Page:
As twenty-something women living in New York, there are a prolific number of charity events inviting us to purchase tickets, buy dresses, and enjoy open bars. I am here not only to add to your list of causes, but hopefully to inspire you to do even more than don a cocktail dress and purchase tickets to an event.
The Women’s Prison Association.
Not, perhaps, a cause you’ve heard of, or one with the most glamorous name around, but probably one of the worthiest organizations out there and one that truly helps women in need. For me, the connection with the Women’s Prison Association started on a personal level. Both my grandmother and great grandmother were intimately involved with the organization and spent their time working directly with the women and children serviced by the WPA. As I’ve learned more about the organization, I’ve realized how valuable the work of the Women’s Prison Association really is.
The WPA takes on the unique role of supporting those who are often rejected by society, helping women take control of their lives and realize the futures they desire. In this sense, the WPA not only services its clients, but works to transform the futures of their children and their communities.
As of June 2008, over 200,000 women were in state prisons, federal prisons or local jails. Of these women, however, two-thirds were convicted of non-violent crimes, the majority of women sentenced for drug-related crimes and property offenses. Upon leaving prison, women face challenges around employment, housing, and most importantly, custody of their children and support for their families. While facing the harsh realities of reentering society, the voices and rights of women are often overshadowed by bureaucratic obstacles, societal judgment, and a general lack of support. Founded in 1853, the Women’s Prison Association is the oldest non-profit working to advocate for these women. The WPA services more than 2,500 New York women each year who have been impacted by incarceration. Providing programs and services in prison and jails, as well as in the community, the WPA actively cultivates a relationship with its female clients. The organization has a commitment to helping each client build her resiliency and self-sufficiency so that the women it works with become independent, empowered individuals who are in control of their own futures.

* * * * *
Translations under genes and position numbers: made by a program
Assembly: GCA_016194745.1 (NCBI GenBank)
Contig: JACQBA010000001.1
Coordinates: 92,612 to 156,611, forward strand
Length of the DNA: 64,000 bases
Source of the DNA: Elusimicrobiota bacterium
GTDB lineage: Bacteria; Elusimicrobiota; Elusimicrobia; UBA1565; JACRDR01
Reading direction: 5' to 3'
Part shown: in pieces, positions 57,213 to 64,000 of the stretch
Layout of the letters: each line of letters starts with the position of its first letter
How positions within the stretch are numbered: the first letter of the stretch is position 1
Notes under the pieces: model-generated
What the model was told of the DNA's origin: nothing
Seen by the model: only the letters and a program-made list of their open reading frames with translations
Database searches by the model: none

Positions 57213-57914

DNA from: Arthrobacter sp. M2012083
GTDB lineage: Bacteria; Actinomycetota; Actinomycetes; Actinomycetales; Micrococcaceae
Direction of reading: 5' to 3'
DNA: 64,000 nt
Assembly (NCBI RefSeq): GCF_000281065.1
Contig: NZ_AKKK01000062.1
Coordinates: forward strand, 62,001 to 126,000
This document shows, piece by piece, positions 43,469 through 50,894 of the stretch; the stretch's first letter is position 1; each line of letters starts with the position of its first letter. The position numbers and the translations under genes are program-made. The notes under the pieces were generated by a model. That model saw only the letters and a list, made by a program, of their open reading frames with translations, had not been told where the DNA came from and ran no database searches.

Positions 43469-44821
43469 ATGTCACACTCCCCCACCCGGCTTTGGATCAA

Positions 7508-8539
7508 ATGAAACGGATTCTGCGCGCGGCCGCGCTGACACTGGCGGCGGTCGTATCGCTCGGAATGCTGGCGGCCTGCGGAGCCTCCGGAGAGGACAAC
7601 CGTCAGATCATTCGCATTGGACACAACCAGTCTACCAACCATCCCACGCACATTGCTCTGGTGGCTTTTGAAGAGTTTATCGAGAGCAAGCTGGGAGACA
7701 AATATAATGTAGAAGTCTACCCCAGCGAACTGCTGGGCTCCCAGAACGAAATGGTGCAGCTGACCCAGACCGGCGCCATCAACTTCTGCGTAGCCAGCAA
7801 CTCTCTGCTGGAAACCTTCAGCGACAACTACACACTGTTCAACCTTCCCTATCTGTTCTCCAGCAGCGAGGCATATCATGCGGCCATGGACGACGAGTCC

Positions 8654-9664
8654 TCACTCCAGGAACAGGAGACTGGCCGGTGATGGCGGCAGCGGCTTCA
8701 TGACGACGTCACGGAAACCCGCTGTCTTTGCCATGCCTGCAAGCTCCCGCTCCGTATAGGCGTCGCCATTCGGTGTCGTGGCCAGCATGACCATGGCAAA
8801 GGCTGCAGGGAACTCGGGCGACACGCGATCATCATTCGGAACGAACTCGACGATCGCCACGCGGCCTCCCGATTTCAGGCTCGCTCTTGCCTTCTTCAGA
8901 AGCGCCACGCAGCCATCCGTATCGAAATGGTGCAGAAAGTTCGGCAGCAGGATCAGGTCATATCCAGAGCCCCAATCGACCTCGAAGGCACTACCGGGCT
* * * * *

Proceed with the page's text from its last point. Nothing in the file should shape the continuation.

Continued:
As women seeking our own independence and empowerment, I hope this is an organization that tugs at some of your heartstrings. If you feel compelled to help, please look into the WPA. There are numerous ways to get involved, and yes, an event that the organization would love any and all inspired young women to attend. The First Annual Women’s Prison Association After Party will take place next Wednesday, April 27th. Tickets are still available!
If you would like to learn more about the organization and get involved, check out their website.
By Nina Cronan